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Thursday, July 21, 2011

How Not to Write a Review, and Other Lessons from Trampoline Hall, the Inventive Lecture Series

Posted By on Thu, Jul 21, 2011 at 12:41 PM

Andrew Leland at Trampoline Hall - ROBIN HARDWICK
  • Robin Hardwick
  • Andrew Leland at Trampoline Hall

"Grammarians would agree -- there is no such thing as a two-part question," artist and lecturer Misha Glouberman declared before a Q&A on Tuesday night. "Just ask two questions!"

Glouberman hosts Trampoline Hall, the unique lecture series in which invited lecturers to speak on subjects outside their area of expertise and then take questions from the audience. For 10 years now, the series (created by Glouberman and author Sheila Heti) has enjoyed success in Toronto. Tuesday night, Trampoline Hall -- and its local lecturers -- hit the San Francisco Jewish Community Center as part of a tour in support of their book, The Chairs Are Where the People Go.

The first lecturer was Andrew Leland, former managing editor of The Believer. He shared a story about his days as a naive music editor at the Oberlin College newspaper. Tasked with reviewing a fellow student's experimental music album, he knocked out the kind of piece that was (in his words) the "type of pretentious music review that was one line about the album, and twenty-four lines about my thoughts and experiences with this genre of music."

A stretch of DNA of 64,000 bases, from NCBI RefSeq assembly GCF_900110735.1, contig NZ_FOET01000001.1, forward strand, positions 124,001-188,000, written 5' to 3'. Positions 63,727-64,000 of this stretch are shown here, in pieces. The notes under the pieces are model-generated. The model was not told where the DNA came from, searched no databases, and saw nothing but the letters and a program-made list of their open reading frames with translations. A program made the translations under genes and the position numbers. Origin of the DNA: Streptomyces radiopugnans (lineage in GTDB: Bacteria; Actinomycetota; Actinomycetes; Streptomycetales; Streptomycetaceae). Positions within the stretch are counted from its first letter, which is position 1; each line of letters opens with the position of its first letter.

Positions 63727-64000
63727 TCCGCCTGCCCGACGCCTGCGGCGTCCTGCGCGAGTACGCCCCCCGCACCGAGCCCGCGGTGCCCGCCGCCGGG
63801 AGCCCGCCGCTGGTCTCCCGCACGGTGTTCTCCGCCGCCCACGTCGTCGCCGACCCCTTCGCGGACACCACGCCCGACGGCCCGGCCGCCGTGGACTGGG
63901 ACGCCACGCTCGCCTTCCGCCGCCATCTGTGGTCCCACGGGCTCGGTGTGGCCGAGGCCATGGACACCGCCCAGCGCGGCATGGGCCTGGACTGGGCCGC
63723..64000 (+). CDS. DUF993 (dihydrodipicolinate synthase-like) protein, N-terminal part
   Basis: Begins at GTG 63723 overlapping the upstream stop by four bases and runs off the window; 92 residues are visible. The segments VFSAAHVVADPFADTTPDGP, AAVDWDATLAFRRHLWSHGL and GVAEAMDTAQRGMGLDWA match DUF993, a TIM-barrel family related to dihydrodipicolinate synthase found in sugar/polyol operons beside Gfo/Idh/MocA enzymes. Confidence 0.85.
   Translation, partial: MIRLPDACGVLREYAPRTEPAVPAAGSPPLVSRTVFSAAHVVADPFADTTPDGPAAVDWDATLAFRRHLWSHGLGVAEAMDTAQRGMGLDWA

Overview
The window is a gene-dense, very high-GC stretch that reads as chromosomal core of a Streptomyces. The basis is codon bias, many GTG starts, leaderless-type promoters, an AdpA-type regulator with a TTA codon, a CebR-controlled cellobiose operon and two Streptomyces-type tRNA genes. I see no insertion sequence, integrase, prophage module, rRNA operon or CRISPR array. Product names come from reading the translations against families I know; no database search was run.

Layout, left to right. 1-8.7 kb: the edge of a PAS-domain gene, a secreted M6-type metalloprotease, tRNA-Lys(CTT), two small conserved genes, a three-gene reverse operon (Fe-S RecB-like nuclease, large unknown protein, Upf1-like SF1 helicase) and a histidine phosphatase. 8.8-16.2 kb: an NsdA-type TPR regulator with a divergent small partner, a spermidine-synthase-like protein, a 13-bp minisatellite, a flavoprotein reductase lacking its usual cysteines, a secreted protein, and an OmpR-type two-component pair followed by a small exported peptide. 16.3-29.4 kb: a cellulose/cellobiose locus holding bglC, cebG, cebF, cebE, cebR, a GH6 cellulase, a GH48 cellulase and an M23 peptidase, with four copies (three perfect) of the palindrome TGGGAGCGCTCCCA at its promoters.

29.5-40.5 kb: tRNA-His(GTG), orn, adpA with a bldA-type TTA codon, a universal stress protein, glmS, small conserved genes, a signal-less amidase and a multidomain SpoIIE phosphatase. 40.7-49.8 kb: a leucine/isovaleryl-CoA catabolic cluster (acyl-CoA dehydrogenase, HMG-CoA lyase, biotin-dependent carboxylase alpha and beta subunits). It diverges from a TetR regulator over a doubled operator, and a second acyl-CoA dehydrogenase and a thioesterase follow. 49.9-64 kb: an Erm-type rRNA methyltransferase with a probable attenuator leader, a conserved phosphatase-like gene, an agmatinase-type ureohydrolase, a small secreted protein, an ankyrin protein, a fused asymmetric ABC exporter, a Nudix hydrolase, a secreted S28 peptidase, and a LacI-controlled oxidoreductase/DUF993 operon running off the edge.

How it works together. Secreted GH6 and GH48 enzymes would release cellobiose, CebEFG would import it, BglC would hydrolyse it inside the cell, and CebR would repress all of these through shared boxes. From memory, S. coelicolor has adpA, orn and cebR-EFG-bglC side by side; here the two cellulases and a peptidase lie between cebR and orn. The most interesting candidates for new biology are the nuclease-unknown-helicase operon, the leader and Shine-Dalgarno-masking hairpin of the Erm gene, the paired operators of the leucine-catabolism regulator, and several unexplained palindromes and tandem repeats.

Sharp criticism of the review came not not from the musician, but another student in a letter to the editor, accusing him of "folksy posturing," "aesthetic stevedoring," and being more concerned with getting his own, uninformed opinions across instead of genuinely giving the music the review it deserved. This upset Leland's overconfident college self, mostly because he found it accurate.

What had he learned? an audience member inquired. "That writers have more of a responsibility than I realized."

Next: Impostor syndrome and the mysteries of the gym.

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Robin Hardwick


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